Co-Founder and CEO
As co-founder and CEO at MocoSpace, Justin Siegel has taken the company from the idea phase to a successful business. He spoke with eMarketer about how the mobile social networking space has evolved and where MocoSpace differentiates itself from some of its larger competitors.
eMarketer: Mobile in general, and mobile marketing in particular, have taken some pretty significant steps forward in the past year. In what ways have you seen social networking on mobile devices evolve as part of this process?
Justin Siegel: We’ve seen really two big trends, one good and one not so good, at least from our perspective. The not-so-good trend is that over the past couple of years, the ad rates—the CPMs that advertisers are willing to pay on mobile—have, generally speaking, come down pretty significantly.
On the CPM side of things, in late 2006 through the first half of 2007 it wasn’t that uncommon to see campaigns come on board with CPMs that were well north of $20 and sometimes as high as $40 or $50. Now, granted they weren’t necessarily huge campaigns that were filling 100% of publishers’ inventories, but they were significant in terms of their pricing and in terms of the size of those campaigns. And if you fast-forward to today, you see a very similar story to what’s played out in the online world. The number of campaigns being run on a CPM basis, or at least the percentage, has shrunk, and the CPM rates themselves have come down to level closer to $5 to $10. And that trend looks to be continuing.
“A positive trend that we’ve seen is, generally speaking, a much broader interest and a broader group of advertisers coming into mobile.”
On the flip side, a positive trend that we’ve seen is, generally speaking, a much broader interest and a broader group of advertisers coming into mobile. The first advertisers in mobile—and they continue to play a significant, albeit diminished, role—were other mobile startups and mobile properties and content players. Mobile community sites, ringtone and wallpaper providers, mobile app developers and mobile game companies were pretty significant chunks of the market early on, whereas the brand advertisers, although they were paying a lot, there were not a lot of them. Today, for various reasons, those other startups have a much smaller role in the space in terms of advertising and you see a broader diversity of advertisers.
eMarketer: Do you see different types of behavior between smartphone users and those with feature phones?
Mr. Siegel: The short answer is no, we haven’t really seen that, but I haven’t spent a huge amount of time digging into that. Typically speaking, we’ll look more at the differences between mobile users and Web users, and then distinguish by handset type. On the mobile side of things versus PC, we find that users actually generate more page views and longer session times on their PCs than they do on their mobile devices.
That’s one datapoint, and then the other in terms of smartphone versus feature phone is the performance. Not surprisingly, advertising performance and the value of that inventory is higher for smartphone devices as advertisers want to reach into specific demographics and make the assumption, which I think is more or less accurate, that smartphone users are probably valuable. A lot of companies now are building out either iPhone apps or iPhone-friendly sites, so when they run an ad now they have a place to direct these users. But many of them still don’t have WAP sites or applications compatible with feature phones, meaning there’s just no place to effectively send those users.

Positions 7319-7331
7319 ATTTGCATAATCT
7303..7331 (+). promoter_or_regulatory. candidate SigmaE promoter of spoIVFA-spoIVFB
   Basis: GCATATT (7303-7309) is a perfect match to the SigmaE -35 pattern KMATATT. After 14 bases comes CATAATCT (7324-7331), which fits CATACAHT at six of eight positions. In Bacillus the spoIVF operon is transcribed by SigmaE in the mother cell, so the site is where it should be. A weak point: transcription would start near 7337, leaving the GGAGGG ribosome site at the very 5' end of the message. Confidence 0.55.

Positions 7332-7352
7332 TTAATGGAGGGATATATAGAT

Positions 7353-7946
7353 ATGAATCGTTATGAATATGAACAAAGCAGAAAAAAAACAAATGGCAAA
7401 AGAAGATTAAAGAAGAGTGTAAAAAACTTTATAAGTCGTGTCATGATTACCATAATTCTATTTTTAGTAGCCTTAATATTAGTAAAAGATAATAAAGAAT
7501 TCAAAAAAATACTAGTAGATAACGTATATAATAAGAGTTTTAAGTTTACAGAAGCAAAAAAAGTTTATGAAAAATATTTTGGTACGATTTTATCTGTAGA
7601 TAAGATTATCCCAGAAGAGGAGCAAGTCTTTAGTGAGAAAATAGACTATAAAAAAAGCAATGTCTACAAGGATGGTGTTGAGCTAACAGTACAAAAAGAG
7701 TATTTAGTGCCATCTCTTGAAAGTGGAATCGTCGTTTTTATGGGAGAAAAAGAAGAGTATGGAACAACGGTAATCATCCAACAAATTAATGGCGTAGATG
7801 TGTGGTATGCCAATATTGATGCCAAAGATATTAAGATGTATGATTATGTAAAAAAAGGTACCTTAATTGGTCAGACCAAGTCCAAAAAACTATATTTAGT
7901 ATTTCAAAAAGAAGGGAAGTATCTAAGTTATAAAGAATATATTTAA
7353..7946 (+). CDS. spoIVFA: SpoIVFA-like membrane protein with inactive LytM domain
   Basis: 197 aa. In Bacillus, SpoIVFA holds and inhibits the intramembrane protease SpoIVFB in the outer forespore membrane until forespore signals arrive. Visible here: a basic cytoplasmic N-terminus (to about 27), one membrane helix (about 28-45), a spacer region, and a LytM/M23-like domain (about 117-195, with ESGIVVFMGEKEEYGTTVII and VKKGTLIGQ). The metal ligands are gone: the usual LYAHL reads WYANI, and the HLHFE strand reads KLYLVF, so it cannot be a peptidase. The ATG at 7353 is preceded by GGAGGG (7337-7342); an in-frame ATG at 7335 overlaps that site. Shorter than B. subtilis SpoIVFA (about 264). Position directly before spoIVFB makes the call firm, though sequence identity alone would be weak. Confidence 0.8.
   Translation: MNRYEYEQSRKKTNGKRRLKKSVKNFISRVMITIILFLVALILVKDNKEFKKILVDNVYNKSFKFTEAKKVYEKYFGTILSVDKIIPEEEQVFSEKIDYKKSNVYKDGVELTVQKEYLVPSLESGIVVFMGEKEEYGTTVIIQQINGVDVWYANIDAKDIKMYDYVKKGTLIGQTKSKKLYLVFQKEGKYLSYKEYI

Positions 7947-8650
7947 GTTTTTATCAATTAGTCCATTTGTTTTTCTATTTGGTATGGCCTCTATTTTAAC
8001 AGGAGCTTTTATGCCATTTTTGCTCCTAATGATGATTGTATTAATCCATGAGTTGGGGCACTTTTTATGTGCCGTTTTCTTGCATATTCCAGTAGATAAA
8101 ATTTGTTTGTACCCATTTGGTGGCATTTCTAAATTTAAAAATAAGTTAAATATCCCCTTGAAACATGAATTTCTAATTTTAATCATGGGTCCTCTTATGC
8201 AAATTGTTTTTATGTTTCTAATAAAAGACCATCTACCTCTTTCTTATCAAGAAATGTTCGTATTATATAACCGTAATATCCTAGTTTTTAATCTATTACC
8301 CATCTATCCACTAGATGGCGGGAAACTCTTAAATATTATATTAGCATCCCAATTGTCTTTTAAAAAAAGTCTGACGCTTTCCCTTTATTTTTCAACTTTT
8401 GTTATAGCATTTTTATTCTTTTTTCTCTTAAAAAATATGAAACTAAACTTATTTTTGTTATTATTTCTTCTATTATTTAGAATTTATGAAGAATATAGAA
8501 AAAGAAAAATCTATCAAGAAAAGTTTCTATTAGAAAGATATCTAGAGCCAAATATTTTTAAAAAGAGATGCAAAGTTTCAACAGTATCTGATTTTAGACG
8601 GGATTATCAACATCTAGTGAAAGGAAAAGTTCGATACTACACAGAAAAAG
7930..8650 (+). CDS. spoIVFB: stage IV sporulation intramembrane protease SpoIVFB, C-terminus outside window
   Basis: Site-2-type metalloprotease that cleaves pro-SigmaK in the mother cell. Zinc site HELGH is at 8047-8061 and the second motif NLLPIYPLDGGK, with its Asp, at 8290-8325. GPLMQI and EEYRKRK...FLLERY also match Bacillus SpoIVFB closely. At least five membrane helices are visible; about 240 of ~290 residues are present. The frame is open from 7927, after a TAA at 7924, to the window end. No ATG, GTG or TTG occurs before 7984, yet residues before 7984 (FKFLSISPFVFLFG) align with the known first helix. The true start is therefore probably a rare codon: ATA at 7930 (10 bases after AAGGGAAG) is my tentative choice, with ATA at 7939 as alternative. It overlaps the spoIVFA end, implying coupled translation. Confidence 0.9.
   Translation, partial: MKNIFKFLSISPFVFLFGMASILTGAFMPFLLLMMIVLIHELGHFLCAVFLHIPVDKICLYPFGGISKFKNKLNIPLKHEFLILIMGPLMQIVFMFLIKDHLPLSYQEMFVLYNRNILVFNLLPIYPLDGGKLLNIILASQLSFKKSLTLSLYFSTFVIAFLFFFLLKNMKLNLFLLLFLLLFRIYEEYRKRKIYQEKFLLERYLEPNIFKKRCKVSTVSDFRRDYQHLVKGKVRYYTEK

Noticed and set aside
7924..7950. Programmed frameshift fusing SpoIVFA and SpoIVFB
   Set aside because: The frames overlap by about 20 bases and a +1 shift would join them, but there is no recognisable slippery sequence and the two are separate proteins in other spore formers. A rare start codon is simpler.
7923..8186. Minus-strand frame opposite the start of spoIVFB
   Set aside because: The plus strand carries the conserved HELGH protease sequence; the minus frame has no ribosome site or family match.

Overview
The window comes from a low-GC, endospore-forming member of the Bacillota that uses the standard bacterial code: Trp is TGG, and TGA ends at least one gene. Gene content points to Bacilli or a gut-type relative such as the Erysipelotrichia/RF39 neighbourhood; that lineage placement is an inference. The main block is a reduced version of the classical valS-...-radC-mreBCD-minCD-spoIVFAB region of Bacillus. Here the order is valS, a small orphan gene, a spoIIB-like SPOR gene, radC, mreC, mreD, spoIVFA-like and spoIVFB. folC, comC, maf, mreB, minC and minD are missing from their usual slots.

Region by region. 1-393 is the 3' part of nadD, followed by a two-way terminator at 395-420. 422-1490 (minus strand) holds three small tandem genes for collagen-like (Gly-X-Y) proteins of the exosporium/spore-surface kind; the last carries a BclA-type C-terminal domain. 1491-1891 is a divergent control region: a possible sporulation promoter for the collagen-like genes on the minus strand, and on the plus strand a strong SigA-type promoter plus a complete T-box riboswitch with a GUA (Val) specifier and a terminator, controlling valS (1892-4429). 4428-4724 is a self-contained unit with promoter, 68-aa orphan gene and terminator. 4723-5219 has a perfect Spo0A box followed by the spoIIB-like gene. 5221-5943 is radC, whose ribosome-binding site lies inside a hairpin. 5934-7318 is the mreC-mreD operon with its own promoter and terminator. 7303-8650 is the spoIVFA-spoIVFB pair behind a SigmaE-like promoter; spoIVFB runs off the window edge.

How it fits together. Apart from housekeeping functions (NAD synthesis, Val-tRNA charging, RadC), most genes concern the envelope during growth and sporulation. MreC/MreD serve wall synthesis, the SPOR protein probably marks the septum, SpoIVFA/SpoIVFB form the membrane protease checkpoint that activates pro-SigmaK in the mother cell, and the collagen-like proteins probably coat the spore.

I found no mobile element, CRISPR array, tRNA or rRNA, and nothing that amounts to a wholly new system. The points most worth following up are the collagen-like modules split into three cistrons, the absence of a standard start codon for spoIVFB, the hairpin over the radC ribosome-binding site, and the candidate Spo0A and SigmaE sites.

eMarketer: How do you find the level of marketer awareness about advertising on a mobile social network?
Mr. Siegel: I would say, generally speaking, that awareness at the highest level is significant. I think everybody’s aware that you can advertise on mobile and they’re aware that at some point this will be a significant opportunity for them. But I think today the reality is that most do not see mobile as a high priority.
eMarketer: Do you have a sense of how metrics compare on the PC Web versus on mobile?
“I think if you took the same creative and put it across all of the properties in the same basic placement, I think in terms of performance it would go smartphone, feature phone, Web.”
Mr. Siegel: Generally speaking, the performance on mobile is higher, and specifically on the smartphone it is the highest, but it’s hard to make a pure comparison for a number of reasons, not least of which is that the creatives are all different across the different platforms and the ad placements are different. But I think if you took the same creative and put it across all of the properties in the same basic placement, I think in terms of performance it would go smartphone, feature phone, Web. But I guess when I say performance that means the click-throughs would take shape in that order. How the brand is measuring the ROI is a whole other question. They might get a lot more click-throughs on the iPhone, but maybe more sales through their Web ads. A lot depends on what the end-game performance is from the marketer’s perspective.
The full version of this interview is available here, to eMarketer Total Access subscribers only. Every day they have access to new interviews with digital marketing leaders and trendsetting entrepreneurs.
Check out today’s other article, “Bloggers and (Personal) Brand-Building.”